J.W. Gibbs Professor of Physics and Professor of Chemistry
Francesco Iachello, Doctorate of Nuclear Engineering, Polytechnic University of Turin, Ph.D. Massachusetts Institute of Technology, faculty member at Yale since 1978: You are a towering figure in the study of atomic nuclei, a world leader for over 40 years in their description in terms of symmetry and the mathematical techniques of group theory. Nuclei are tiny objects at the center of atoms containing up to hundreds of orbiting protons and neutrons. One would expect utter complexity. Yet, you and Akito Arima saw something different – the role of simple patterns in the data, reflecting the beauty of symmetry and the power of mathematical structures called Lie Algebras – and you developed the revolutionary Interacting Boson Model (IBM), describing nuclei in terms of their shapes and the oscillations of these shapes. This model has evolved to be one of the pillars of modern theories of nuclei – objects which comprise over 99% of the visible matter in the universe.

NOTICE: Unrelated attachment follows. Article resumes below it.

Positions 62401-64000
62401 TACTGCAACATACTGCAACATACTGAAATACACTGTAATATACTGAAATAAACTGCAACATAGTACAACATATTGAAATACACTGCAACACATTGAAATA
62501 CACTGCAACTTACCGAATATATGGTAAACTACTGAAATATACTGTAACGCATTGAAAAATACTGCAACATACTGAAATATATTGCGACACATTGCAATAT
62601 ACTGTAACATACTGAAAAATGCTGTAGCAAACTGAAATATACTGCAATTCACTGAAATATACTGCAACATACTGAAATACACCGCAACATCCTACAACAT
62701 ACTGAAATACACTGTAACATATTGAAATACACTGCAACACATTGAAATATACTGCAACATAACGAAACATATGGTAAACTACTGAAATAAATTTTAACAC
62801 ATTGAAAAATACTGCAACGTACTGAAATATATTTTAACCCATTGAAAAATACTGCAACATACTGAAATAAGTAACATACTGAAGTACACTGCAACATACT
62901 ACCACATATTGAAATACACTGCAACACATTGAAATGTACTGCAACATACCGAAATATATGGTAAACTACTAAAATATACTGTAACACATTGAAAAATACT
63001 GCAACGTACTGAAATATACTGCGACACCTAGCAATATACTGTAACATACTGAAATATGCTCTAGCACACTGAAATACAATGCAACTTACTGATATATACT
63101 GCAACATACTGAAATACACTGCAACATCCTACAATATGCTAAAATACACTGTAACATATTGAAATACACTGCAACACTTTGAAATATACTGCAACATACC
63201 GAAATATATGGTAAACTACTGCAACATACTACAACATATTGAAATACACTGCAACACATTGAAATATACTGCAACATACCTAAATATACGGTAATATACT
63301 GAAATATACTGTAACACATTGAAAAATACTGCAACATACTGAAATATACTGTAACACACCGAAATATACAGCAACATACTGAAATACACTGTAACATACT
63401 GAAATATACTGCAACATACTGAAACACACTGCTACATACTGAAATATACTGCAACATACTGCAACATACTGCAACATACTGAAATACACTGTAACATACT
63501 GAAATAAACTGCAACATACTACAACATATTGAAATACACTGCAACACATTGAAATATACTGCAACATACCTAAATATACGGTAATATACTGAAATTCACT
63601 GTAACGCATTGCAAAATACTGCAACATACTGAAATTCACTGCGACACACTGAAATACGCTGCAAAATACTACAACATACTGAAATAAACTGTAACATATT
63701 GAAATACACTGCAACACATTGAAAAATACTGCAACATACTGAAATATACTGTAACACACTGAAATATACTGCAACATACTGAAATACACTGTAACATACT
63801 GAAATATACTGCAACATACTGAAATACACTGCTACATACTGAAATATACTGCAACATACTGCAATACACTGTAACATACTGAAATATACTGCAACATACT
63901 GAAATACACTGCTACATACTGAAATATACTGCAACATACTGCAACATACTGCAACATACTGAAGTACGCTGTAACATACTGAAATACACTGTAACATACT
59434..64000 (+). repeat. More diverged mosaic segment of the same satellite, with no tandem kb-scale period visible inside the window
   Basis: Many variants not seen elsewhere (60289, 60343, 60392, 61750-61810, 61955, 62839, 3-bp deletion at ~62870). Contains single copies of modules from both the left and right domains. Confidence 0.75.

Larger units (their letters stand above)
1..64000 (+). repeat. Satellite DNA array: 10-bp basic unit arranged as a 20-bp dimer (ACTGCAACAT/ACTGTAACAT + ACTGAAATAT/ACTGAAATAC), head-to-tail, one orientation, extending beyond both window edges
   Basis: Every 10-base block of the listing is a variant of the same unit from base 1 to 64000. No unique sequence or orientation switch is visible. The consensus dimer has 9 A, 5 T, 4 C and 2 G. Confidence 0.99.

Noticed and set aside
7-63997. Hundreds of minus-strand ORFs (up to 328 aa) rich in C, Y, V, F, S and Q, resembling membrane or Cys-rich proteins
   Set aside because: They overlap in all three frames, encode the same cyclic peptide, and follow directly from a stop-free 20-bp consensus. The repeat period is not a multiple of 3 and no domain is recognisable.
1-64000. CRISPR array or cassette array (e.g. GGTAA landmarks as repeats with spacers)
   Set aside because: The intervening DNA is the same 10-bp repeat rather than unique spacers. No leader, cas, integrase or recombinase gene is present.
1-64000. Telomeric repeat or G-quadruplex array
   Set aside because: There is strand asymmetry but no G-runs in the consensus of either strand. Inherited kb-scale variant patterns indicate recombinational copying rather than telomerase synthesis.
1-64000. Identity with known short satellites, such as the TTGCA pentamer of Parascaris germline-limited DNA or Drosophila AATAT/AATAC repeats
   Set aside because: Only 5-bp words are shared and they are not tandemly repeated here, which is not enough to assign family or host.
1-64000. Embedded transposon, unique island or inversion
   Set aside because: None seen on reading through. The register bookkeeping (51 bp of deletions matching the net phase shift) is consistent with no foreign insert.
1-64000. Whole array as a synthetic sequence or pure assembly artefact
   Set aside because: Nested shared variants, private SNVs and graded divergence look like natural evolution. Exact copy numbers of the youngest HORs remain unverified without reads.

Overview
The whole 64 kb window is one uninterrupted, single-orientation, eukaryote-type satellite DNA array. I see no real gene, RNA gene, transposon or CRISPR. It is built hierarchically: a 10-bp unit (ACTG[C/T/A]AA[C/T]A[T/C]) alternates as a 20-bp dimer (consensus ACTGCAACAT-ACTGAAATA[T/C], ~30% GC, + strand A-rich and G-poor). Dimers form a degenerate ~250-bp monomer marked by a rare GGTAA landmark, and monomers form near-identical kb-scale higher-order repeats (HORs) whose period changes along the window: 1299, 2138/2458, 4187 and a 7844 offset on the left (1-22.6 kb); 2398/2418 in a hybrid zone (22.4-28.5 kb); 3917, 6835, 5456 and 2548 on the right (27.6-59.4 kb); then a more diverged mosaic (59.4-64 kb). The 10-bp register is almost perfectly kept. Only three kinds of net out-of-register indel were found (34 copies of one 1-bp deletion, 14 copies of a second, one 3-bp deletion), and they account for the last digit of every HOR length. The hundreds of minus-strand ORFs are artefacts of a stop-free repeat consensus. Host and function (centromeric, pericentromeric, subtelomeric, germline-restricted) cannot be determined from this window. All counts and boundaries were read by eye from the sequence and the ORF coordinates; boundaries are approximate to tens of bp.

The influence of the IBM cannot be overstated: it led to worldwide activity to explore the model predictions and its extensions, and inspired the research of many experimentalists. You extended the model to nuclei with odd numbers of protons and/or neutrons, and to a groundbreaking model of nuclear supersymmetry. Later, you developed new and simple analytic descriptions of some of the most enigmatic nuclear phenomena - quantum phase transitions - describing the sudden shape changes that nuclei exhibit as their numbers of protons or neutrons change. More recently, you used the IBM to study a rare process of fundamental importance, neutrinoless double beta decay. The observation of this decay can clarify the nature of an elusive fundamental particle, the neutrino, and determine if it is its own antiparticle. Not content with this, you extended your love of symmetry to molecules, inventing the Vibron model and exploring the properties of simple and complex molecules alike, to the nucleonic constituents of nuclei themselves and to reaction and scattering processes.
At Yale, you mentored generations of young scientists, many of whom are now leading researchers worldwide. Your ability to explain subtle concepts with simplicity is legendary. Your books, in multiple fields, are classics defining those fields.
Of course, your legacy has not gone unnoticed. You are one of the world’s most cited nuclear physicists. You were honored with the Tom Bonner Prize, the highest U.S. award in nuclear physics, the Lise Meitner Prize, occupying a similar role in Europe, the Wigner Medal, and many other honors.
Amazingly, physics has not been your only forte. A modern renaissance man, you are a lover and expert in art, classical music and opera, and a purist on Italian cuisine.
Tribute by Penelope Laurans